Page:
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Data Tamer raises seed funding from Google Ventures and NEA to collect and curate messy data

Posted by Scott Kirsner  February 1, 2013 10:52 AM

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Keeping track of the companies spawned by MIT database guru Michael Stonebraker almost requires a full-time beat reporter. There are StreamBase and Vertica, Goby and VoltDB, Paradigm4, and back in the 1990s, there were Illustra and Ingres and Cohera.

This year, there's yet another Stonebraker startup: Data Tamer, which has raised seed funding from Google Ventures and NEA. The business side of the fledgling company is being run by Andy Palmer, a frequent Stonebraker co-conspirator. And the technological underpinnings of Data Tamer come from Stonebraker's lab at MIT, as well as work done at Brandeis by Mitch Cherniack and at Brown by Stan Zdonik.

There's no website yet, and no one involved would comment on the company. But a local venture capitalist who looked at the deal tells me that the company is focused on cloud-based tools for what's called "ETL" — extracting, transforming, and loading data. That could mean combing the web for current prices of tractor trailers, for example; cleaning it up getting it into the proper format; and then adding it to an existing database.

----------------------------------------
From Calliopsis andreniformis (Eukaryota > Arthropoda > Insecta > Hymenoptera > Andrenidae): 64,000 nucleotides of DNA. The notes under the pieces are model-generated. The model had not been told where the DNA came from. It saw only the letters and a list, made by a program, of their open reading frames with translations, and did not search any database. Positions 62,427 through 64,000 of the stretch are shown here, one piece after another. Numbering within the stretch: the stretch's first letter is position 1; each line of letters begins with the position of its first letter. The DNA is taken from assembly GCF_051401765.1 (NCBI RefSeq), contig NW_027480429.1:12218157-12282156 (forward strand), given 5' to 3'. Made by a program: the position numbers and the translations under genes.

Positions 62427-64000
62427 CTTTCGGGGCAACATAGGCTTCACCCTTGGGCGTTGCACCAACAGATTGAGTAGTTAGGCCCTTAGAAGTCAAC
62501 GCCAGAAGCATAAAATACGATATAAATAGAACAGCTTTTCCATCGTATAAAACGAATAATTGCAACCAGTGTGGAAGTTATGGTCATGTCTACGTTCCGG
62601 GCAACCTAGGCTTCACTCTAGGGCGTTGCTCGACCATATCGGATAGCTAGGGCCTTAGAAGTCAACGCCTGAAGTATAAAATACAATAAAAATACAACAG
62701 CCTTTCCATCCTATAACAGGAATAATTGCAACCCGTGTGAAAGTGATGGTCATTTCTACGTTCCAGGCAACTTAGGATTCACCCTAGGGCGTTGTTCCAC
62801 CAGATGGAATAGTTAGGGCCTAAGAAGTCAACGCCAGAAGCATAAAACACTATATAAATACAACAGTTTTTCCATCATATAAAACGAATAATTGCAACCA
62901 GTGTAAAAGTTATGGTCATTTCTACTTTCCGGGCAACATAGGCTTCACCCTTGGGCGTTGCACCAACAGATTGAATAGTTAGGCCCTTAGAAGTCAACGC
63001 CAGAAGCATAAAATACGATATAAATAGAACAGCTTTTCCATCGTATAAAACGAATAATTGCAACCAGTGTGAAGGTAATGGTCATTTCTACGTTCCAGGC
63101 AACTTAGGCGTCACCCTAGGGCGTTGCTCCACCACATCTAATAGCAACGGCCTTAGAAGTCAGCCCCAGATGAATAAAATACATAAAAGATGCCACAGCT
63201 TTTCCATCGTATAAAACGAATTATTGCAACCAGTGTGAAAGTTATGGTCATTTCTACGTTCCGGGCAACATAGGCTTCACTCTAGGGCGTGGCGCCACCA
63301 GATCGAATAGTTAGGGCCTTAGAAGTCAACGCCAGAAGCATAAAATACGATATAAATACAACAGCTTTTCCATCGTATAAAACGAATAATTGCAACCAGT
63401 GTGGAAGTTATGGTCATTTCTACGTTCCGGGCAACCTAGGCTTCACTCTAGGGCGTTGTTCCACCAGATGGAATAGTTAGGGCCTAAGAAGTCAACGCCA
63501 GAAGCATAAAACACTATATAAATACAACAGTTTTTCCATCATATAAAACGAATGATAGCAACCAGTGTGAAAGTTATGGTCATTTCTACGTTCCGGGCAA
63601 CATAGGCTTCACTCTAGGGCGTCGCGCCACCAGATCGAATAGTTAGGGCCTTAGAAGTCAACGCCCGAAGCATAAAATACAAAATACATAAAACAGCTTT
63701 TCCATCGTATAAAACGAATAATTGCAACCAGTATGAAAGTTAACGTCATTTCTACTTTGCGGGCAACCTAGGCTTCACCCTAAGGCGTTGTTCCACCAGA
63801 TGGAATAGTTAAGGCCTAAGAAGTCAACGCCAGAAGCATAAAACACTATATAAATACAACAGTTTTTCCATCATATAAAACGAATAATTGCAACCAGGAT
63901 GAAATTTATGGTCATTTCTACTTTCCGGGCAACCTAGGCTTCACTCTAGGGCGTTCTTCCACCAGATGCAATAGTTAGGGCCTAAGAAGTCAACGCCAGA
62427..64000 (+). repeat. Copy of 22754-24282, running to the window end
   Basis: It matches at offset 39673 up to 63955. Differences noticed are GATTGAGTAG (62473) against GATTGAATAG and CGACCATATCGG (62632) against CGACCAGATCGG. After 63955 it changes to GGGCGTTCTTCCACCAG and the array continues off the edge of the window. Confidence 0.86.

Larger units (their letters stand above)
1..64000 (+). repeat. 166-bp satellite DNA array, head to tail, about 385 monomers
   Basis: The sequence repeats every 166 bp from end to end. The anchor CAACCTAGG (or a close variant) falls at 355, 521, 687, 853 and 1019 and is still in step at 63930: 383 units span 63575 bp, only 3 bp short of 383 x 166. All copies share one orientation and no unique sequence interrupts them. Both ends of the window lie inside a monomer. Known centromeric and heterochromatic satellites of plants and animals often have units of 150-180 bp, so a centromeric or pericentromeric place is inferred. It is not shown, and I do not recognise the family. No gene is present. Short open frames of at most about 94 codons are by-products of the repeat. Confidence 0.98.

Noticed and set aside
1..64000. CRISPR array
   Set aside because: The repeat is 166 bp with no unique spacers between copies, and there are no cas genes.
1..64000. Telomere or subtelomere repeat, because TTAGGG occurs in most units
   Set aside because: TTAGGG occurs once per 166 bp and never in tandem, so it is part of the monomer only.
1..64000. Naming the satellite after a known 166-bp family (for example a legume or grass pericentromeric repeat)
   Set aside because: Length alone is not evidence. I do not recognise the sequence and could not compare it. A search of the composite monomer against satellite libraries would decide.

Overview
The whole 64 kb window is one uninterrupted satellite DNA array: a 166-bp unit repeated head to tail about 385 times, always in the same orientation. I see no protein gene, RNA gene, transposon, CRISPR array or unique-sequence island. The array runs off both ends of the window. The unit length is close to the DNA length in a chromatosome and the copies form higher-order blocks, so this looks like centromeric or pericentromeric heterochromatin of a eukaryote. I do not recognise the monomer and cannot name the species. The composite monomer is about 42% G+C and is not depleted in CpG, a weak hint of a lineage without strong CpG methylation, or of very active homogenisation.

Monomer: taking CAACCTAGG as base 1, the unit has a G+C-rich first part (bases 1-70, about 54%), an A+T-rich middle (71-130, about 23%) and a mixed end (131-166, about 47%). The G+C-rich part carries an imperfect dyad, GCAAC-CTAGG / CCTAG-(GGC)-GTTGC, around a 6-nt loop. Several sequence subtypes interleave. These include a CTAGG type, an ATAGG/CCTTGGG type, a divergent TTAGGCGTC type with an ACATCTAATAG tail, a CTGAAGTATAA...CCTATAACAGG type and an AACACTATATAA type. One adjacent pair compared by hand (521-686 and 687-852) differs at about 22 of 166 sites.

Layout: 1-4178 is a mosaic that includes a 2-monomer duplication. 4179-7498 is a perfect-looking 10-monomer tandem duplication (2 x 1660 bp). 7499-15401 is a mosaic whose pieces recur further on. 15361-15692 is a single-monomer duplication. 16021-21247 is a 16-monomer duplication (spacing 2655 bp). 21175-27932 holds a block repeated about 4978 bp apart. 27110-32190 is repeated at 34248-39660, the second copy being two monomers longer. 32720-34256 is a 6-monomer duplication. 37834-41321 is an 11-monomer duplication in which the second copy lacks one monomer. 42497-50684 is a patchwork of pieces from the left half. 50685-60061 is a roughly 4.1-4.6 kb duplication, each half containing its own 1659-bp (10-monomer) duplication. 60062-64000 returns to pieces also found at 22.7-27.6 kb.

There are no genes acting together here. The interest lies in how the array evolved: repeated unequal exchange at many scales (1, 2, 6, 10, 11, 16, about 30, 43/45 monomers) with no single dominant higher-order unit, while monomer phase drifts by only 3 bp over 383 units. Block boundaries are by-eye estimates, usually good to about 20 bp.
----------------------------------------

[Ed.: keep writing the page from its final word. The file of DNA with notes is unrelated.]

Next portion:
And according to a white paper on the academic research behind Data Tamer that was presented this month at a conference in California, Data Tamer will use machine learning algorithms to help it understand what it is finding in a particular data source, but it can also ask a human for help identifying or categorizing things that the algorithms aren't sure about.

I wrote a column about Stonebraker back in 2007: "Software pioneer is 'Johnny Appleseed' of start-ups." In 2009, I covered the creation of VoltDB.

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Scott Kirsner was part of the team that launched Boston.com in 1995, and has been writing a column for the Globe since 2000. His work has also appeared in Wired, Fast Company, The New York Times, BusinessWeek, Newsweek, and Variety. Scott is also the author of the books "Fans, Friends & Followers" and "Inventing the Movies," was the editor of "The Convergence Guide: Life Sciences in New England," and was a contributor to "The Good City: Writers Explore 21st Century Boston." Scott also helps organize several local events on entrepreneurship, including the Nantucket Conference and Future Forward. Here's some background on how Scott decides what to cover, and how to pitch him a story idea.

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